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Here are four things we still don’t know about trust in news
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Articles by Sarah Scire

Sarah Scire is a staff writer at Nieman Lab. Previously, she worked at the Tow Center for Digital Journalism at Columbia University, Farrar, Straus and Giroux, and The New York Times.
@SarahScire
Senior vice president of product engineering Brian Hamman describes prepping for unusual results, multiple needles, and vote counting that stretched for days. “Essentially, any time after the election, we could be sending out a push notification calling the election and bringing massive traffic to our site.”
Deep dives! Extended chats! News bulletins! Microbulletins!
ProPublica’s plain language experiment is a first for a mainstream news organization. Disability experts say it shouldn’t be the last.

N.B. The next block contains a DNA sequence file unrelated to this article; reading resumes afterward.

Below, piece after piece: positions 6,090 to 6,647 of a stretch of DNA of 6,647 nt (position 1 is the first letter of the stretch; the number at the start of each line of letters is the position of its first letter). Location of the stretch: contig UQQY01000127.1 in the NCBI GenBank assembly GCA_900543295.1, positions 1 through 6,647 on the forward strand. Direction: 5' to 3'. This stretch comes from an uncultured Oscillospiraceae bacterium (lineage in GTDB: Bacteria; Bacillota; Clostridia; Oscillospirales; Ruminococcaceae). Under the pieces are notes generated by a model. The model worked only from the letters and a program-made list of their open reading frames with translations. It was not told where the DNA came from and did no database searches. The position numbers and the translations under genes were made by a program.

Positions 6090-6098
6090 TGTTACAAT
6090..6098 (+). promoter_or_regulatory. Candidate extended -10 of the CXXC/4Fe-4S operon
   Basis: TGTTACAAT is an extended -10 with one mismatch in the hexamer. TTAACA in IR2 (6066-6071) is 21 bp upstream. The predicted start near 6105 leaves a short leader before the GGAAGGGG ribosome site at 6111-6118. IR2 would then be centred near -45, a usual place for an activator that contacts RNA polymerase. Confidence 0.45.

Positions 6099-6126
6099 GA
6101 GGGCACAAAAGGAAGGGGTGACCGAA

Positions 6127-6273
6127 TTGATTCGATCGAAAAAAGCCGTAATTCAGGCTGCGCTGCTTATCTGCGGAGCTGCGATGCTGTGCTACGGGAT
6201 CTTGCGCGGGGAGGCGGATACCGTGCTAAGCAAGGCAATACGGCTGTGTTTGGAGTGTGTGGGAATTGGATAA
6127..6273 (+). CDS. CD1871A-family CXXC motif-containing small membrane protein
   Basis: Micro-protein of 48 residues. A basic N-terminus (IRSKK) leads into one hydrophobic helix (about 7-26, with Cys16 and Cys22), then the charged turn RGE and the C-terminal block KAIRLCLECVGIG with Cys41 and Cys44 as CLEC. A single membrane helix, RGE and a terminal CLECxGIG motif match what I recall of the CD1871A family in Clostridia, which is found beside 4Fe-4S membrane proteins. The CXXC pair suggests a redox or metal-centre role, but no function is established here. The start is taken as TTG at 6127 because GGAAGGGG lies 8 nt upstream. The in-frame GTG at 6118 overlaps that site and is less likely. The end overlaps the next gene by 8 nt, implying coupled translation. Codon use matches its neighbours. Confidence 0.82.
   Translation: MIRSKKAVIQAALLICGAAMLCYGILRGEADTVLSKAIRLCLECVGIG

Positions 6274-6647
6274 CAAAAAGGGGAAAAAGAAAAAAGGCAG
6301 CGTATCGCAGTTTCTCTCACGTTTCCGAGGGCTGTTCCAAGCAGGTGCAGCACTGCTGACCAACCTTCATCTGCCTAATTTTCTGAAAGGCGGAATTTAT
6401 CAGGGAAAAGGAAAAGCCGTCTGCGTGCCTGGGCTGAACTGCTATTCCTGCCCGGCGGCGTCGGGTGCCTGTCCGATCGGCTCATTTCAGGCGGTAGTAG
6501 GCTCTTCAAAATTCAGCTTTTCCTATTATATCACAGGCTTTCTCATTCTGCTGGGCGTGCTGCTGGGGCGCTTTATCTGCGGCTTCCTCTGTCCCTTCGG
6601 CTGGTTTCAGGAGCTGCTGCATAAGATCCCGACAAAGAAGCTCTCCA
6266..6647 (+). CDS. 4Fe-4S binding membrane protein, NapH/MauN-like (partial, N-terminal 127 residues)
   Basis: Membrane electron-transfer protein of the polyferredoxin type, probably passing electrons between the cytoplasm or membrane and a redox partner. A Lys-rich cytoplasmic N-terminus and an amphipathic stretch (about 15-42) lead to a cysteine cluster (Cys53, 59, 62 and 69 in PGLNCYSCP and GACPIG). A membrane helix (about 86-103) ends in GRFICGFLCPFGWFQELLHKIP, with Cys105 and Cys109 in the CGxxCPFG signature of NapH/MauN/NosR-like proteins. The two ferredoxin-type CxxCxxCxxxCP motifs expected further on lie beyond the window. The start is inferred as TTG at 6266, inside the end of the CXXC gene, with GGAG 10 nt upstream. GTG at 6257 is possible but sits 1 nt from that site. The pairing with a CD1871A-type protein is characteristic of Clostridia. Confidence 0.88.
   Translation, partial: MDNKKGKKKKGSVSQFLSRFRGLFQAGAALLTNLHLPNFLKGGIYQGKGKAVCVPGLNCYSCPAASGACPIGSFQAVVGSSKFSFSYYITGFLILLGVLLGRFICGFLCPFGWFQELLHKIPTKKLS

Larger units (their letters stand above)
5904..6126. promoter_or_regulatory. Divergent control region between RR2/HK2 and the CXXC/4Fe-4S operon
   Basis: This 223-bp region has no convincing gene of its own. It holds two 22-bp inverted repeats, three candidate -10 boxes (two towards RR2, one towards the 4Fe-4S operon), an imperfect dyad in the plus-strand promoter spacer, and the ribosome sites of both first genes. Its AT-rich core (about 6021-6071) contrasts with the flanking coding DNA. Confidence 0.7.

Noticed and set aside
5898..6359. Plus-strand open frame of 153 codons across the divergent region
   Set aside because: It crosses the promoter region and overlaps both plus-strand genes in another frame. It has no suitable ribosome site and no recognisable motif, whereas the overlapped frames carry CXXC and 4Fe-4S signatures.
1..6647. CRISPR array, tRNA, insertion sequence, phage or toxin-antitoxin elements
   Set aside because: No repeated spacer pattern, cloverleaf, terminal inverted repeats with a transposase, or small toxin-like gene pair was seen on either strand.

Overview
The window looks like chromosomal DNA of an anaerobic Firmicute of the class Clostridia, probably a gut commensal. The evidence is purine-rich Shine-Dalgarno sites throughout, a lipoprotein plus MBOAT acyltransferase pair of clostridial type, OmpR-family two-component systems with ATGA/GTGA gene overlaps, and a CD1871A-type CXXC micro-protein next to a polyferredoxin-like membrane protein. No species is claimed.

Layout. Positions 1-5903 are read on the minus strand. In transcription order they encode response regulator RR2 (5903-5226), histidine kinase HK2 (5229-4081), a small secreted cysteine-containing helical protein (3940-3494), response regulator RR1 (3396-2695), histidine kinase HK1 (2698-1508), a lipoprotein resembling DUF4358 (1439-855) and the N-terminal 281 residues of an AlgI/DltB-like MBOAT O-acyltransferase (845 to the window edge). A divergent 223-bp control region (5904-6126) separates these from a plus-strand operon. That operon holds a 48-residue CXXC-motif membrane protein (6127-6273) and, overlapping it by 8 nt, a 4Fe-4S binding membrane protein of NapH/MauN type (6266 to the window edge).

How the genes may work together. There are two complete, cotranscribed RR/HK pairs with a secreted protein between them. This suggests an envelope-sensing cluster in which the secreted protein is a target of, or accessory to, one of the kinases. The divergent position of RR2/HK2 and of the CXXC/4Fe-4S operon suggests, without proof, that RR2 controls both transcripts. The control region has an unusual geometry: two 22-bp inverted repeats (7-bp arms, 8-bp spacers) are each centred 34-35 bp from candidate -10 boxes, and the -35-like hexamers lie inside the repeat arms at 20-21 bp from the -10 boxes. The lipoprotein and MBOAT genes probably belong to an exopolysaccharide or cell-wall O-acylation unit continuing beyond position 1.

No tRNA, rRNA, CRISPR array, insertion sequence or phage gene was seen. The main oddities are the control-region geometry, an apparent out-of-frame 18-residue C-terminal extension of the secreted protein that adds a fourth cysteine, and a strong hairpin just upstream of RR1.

During a fraught election season, a transcript database is reimagined as a news product for readers reaching for the right quote “to make a point.”
Pinpoint, which uses AI and machine learning to help reporters sift through investigative materials, is part of the recently-released Journalist Studio.
Carve-your-own butter sculptures, Minnesota trivia, and cheese curd-flavored chapstick were among the Star Tribune’s virtual offerings. (Replicating the llama costume contest proved a bit too difficult.)
“There’s a fair amount of climate coverage that is like a commuter leaning on their horn, in a traffic jam. It’s very loud. It tells everyone around them something they already knew. And, at the end of the day, nobody’s moved anywhere.”